Tuesday, November 16, 2010

'A balanced life holds amazing rewards'

I had a piece in the Sydney Morning Herald yesterday, 'You may have to work at it, but a balanced life holds amazing rewards'.

Prompted by the Australia Institute's 'Go Home on Time Day', November 24th, I'm highlighting the problems with overwork.  And I'm suggesting that, if some of us put as much work into work/life balance as we do into work, we might be better off.  A sample:
For Australian workers who are dissatisfied, harried and guilty, a re-evaluation might help. International studies suggest that many fathers, for example, don't work at home, even when businesses support it. Perhaps domesticity is frightening or dull. But we also conflate success with vocational achievement. This isn't unreasonable, as it's a source of recognition and pride.
But life as a whole is also a formidable achievement: marriage, parenthood, friendship, and our mercurial "inner world". It takes enormous skill, wisdom and diligence to get it all balanced. This isn't some blithe, hippie fantasy, it's freedom itself: cultivating a strong, clear-minded, many-sided character. If we put as many hours into this aspiration, as we do into labour, we'd be more healthy, focused and prolific – perhaps even happier.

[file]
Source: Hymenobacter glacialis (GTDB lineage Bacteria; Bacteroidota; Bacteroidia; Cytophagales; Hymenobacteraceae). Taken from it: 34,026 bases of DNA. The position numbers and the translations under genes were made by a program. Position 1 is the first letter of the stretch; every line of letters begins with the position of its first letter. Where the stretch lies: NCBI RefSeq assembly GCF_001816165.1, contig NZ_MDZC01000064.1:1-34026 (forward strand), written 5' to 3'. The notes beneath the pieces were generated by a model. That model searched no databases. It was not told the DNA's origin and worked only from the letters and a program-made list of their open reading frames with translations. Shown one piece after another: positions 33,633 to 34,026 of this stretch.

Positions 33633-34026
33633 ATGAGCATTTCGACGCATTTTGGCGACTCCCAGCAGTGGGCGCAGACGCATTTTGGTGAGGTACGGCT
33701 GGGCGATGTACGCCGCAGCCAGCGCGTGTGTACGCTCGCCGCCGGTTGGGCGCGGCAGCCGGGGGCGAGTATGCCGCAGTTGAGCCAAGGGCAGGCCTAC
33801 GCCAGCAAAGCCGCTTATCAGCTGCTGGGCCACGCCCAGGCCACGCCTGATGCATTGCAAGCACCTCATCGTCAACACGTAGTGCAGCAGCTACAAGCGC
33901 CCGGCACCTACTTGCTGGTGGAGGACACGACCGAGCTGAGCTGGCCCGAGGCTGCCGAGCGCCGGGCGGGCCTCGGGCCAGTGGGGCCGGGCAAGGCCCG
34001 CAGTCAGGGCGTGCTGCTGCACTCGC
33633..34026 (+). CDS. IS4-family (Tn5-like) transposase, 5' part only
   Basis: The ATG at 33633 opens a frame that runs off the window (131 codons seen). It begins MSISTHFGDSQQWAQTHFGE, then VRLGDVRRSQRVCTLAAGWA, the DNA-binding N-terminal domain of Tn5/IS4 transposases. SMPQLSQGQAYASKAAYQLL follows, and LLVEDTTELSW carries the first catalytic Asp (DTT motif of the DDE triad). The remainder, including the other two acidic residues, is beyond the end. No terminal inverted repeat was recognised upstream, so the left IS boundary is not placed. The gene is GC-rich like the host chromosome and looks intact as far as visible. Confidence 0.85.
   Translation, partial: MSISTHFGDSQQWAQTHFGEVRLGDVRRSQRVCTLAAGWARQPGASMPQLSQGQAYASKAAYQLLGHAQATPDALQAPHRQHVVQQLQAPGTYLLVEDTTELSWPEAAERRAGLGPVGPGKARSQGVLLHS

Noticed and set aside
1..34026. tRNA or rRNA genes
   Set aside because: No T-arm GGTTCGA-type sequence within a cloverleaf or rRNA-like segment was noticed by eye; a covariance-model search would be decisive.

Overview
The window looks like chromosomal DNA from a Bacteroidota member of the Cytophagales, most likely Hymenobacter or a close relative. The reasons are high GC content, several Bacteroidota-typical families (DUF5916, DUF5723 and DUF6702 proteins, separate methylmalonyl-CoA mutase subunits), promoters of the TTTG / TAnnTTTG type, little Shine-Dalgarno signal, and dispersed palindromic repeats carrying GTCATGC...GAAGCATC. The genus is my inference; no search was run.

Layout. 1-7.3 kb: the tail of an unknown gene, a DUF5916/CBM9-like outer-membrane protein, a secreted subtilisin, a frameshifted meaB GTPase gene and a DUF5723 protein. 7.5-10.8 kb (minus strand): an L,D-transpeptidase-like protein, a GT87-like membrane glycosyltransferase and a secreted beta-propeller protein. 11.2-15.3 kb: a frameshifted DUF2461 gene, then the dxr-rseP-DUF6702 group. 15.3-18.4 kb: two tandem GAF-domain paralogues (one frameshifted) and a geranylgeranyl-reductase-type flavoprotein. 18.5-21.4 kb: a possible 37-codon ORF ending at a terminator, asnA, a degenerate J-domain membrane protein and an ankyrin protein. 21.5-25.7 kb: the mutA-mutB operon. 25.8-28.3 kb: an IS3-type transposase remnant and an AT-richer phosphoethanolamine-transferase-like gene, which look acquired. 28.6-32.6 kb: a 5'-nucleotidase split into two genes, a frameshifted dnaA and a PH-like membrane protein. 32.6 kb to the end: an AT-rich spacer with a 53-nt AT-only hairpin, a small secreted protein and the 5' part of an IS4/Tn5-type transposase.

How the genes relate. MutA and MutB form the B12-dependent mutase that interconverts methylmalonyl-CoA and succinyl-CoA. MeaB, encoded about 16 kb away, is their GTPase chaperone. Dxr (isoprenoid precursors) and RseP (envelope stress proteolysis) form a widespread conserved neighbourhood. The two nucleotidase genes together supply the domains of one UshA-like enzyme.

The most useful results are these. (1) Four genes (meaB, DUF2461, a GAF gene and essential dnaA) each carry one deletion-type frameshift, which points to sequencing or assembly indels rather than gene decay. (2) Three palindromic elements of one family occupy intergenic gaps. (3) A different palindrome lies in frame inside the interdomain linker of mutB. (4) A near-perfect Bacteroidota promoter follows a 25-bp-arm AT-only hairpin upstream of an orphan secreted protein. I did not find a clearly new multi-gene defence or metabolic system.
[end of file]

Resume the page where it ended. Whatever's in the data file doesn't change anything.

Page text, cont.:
(Photo: foundphotoslj)


Shannon Garson said...

Your ideas are so great Damien. Domesticity is dull and frightening. But so is work! I think the problem often occurs when people expect working from home to be more stimulating/ fascinating/problem free than working in an office. Home is so intrinsically associated in our minds with relaxation that there is often a period of intense disenchantment for those who swap from the professional environment to the home environment. Making the home into the workplace also has it's problems (as I'm sure you know) Sometimes it becomes too "worky". I have to maintain constant vigilance to make sure the home is homely, welcoming, relaxing and warm.

Damon Young said...

I agree, yes. What concerns me is that the home office is sometimes not even considered; that the home's treated as a female domain.

Also, who's this 'Damien' chap?